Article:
The Fifth Amendment
No person shall be held to answer for a capital, or otherwise infamous crime, unless on a presentment or indictment of a grand jury, except in cases arising in the land or naval forces, or in the militia, when in actual service in time of war or public danger; nor shall any person be subject for the same offense to be twice put in jeopardy of life or limb; nor shall be compelled in any criminal case to be a witness against himself, nor be deprived of life, liberty, or property, without due process of law; nor shall private property be taken for public use, without just compensation.
– Fifth Amendment to the United States Constitution
The Fifth Amendment and Your Passcode
When it comes to mobile devices, there is some disagreement as to what protections are offered by the Fifth Amendment to the United States Constitution as it is stated above. There does seem to be, however, some agreement that the Fifth Amendment does provide protection for individuals who do not wish to provide their passcodes to officials who demand it.
The cornerstone for this belief is the case of Fisher v. United States, where the US Supreme Court essentially ruled the Fifth Amendment did not protect the physical content, but the act of disclosing it was. The court reasoned that “the act of producing evidence in response to a subpoena nevertheless has communicative aspects of its own, wholly aside from the contents of the papers produced. Compliance with the subpoena tacitly concedes the existence of the papers demanded and their possession or control by the taxpayer.”
While this would seem to indicate that you do not have to provide police with a passcode should you choose not to, the ruling only applied to the providing of information, not the information. So, if the passcode was easily attainable by police, say if it was known to be written down on a notepad at home, they could merely obtain a warrant and gain access to the passcode, and hence your devices.
Where the situation becomes murkier is with regards to the protection of biometric security for phones or mobile devices. Where courts seem to be somewhat in agreement that the Fifth Amendment offers some protections against individuals having to produce a passcode on demand, there seems to be a belief that biometrics are not protected.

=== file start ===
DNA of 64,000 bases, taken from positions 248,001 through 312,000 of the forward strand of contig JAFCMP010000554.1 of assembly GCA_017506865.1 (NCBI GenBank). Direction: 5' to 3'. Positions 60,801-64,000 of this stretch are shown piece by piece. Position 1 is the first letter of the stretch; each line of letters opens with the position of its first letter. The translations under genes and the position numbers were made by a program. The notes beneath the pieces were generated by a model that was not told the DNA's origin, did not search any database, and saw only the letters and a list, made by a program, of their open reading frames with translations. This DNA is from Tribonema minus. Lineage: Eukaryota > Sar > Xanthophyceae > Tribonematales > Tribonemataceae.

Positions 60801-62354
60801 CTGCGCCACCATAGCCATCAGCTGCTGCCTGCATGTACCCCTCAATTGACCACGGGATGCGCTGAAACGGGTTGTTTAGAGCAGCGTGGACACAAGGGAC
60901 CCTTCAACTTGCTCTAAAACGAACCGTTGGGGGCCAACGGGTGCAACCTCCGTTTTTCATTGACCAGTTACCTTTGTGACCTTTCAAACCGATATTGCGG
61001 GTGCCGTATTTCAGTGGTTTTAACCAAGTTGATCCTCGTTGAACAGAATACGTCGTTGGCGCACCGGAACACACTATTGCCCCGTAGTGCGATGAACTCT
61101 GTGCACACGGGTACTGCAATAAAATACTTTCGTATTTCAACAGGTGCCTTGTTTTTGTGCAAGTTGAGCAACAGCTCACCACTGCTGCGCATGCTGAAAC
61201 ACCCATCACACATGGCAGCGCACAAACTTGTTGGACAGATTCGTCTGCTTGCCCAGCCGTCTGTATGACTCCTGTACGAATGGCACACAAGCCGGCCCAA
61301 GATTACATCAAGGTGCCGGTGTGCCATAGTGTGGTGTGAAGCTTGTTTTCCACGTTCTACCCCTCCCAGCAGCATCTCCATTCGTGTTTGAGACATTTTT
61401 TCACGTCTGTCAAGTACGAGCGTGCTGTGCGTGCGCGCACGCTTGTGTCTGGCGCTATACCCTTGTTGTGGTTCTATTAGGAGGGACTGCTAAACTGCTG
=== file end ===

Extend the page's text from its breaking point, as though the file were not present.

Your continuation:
Most courts seem to argue that there are no Fifth Amendment protections against the production of an individual’s voice, handwriting, face, or even blood, upon demand. This feeling is based upon the Supreme Court’s ruling in United States v. Wade, in which the court argued, “it is compulsion of the accused to exhibit his physical characteristics, not compulsion to disclose any knowledge he might have.”
A recent federal court ruling in Illinois echoes this argument, where it was determined that producing a biometric passcode was not the same as producing physical evidence – or an actual password.
Contact a South Florida Criminal Defense Attorney Today
If the police arrest you and demand you provide them with a passcode to access your private information, you need to contact an experienced criminal defense attorney immediately.
Chad Piotrowski has an extensive background in aggressively defending his clients from charges ranging from marijuana possession to armed drug trafficking and murder. A former prosecutor in Miami-Dade County, Chad Piotrowski has the unique ability to anticipate prosecution strategies to help build a solid defense to help obtain the best possible outcome for his clients.